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 Wednesday, 22 January, 2003, 16:51 GMT
Thousands flee Burundi fighting
Burundian refugees
Civilians bear the brunt of Burundi's civil war
Up to 60,000 people are reported to have fled recent fighting between the army and ethnic Hutu rebels of the Forces for the Defence of Democracy (FDD) in central Burundi.

There are reports of the army using heavy artillery in the central province of Gitega, and fierce battles in the east and the north-west.

The BBC's Christophe Nkurunziza in the capital, Bujumbura, says that the fighting has escalated as a meeting between President Pierre Buyoya and FDD leader Pierre Nkurunziza approaches.

He says both sides are trying to capture as much territory as possible ahead of peace talks which are scheduled to resume in Pretoria within the next few days.

The violence has continued despite both sides signing a ceasefire last December.

Looted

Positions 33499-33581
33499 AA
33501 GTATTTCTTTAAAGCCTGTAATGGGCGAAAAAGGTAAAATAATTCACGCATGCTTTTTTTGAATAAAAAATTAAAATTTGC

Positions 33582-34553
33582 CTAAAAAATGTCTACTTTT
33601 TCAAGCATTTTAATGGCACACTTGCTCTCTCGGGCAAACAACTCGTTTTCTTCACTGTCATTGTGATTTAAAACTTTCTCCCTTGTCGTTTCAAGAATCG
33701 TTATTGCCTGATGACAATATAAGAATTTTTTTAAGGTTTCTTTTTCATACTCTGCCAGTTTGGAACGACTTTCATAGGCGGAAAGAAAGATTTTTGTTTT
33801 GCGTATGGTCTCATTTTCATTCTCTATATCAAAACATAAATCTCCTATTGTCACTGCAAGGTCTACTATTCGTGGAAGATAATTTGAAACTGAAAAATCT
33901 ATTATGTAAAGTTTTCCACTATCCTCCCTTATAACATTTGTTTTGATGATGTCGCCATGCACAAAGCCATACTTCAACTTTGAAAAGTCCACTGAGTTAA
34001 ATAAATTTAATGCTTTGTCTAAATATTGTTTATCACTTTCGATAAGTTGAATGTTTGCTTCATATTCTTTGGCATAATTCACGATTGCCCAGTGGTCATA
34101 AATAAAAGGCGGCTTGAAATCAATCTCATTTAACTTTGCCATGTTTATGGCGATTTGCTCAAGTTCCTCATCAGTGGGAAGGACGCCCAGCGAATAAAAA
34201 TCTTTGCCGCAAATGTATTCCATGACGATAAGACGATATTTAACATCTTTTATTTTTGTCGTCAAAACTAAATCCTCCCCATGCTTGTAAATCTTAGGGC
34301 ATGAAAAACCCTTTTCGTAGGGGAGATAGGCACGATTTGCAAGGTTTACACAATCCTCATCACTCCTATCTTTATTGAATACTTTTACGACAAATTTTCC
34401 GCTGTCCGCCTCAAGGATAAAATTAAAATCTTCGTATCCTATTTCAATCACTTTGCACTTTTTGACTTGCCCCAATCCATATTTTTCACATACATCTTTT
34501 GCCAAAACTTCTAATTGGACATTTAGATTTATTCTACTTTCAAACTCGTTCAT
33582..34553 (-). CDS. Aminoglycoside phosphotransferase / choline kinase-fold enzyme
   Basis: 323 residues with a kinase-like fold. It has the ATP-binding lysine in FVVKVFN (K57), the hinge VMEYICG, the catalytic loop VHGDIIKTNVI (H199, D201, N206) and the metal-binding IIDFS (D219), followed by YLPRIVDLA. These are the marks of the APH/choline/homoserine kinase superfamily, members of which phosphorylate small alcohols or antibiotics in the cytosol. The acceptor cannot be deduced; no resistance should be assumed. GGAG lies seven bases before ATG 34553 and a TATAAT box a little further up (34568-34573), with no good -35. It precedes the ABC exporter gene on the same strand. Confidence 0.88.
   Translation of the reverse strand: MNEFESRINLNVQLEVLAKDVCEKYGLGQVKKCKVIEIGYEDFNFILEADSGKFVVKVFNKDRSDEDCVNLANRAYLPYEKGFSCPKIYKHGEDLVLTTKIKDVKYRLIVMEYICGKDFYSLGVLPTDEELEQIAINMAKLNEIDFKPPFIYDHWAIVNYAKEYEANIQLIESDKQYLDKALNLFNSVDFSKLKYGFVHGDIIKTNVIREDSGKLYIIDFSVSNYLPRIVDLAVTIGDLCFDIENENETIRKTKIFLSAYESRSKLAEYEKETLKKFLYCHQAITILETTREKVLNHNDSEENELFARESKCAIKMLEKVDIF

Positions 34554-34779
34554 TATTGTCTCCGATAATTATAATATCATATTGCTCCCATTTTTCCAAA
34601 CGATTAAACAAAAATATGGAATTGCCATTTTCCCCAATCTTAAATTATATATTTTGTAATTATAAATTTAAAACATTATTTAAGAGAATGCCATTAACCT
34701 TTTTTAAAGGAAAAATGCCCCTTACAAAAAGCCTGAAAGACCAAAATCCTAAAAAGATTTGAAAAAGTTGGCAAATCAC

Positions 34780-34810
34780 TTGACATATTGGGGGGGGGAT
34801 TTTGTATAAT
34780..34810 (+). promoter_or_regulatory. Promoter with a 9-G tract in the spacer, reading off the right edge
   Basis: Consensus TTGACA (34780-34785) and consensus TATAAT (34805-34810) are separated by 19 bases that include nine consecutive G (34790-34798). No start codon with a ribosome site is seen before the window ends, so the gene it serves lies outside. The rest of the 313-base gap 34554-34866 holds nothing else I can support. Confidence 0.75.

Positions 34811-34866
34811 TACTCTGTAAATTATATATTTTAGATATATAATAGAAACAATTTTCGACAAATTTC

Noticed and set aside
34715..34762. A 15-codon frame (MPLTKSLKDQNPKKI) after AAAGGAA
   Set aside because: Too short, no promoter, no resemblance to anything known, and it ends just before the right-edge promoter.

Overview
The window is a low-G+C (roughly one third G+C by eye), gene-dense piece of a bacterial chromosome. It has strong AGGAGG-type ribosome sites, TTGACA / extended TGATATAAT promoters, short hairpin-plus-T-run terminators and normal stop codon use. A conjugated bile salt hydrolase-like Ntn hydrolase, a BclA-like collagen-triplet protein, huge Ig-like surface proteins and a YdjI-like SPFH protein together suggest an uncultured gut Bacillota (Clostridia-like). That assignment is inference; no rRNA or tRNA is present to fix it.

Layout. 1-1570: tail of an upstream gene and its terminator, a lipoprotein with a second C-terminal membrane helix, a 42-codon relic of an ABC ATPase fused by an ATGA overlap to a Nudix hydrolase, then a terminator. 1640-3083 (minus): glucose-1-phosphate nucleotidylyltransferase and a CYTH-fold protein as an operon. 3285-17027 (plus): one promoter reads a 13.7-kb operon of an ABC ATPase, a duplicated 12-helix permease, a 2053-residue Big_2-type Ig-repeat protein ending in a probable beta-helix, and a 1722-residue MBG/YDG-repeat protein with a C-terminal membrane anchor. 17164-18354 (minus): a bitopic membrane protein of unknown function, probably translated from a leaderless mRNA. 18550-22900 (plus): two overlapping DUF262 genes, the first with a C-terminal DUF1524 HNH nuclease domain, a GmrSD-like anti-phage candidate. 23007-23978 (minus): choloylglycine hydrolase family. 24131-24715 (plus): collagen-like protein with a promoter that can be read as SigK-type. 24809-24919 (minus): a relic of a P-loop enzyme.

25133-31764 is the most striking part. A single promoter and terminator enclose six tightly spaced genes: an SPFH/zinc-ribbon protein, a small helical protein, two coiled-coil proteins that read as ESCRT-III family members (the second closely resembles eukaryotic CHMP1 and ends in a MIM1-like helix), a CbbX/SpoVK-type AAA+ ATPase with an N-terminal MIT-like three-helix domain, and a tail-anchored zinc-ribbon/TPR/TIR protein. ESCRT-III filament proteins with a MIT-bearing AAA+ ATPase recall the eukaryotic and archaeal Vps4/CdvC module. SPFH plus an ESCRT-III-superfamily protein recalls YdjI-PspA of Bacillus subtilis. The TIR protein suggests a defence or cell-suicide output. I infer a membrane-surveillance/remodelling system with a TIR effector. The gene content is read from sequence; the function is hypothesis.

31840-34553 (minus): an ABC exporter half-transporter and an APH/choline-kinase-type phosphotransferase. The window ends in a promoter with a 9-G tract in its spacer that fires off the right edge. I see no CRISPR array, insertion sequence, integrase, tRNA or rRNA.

Some of the people who have fled in Gitega are sheltering in Catholic churches outside the towns where they live, and thousands of others have travelled many miles from the fighting.

Others have fled to neighbouring provinces or even across the border to Tanzania.

FDD rebels
Rebels are supposed to join a new army

Among the many attacks in Gitega province, some 40 gunmen, alleged to be FDD rebels, raided a district in the main city of Bugendana, looting people's homes.

A local resident was severely wounded after trying to cry for help.

Tension is also mounting in the neighbouring province of Cankuzo, where the authorities say the rebels have been getting reinforcements from across the border, in Tanzania.

Army reform

Neither the army nor the rebels have provided casualty figures, but there are reports of civilians killed in the east of the country.

Burundian army soldiers
The army is dominated by ethnic Tutsis
Earlier this week, 10 soldiers are believed to have died in a rebel ambush.

More than 300,000 people, mainly civilians, have been killed in the 10-year civil war in Burundi.

The ethnic Tutsi minority has traditionally dominated Burundi.

The talks in South Africa are set to tackle issues such as restructuring the army and giving cabinet posts to FDD leaders.

  WATCH/LISTEN
  ON THIS STORY
  Mr Gerard, UN Humanitarian Affairs on Network Africa
"The situation is still unstable in certain areas"

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15 Jan 03 | Africa
14 Jan 03 | Africa
16 Dec 02 | Africa
10 Dec 02 | Africa
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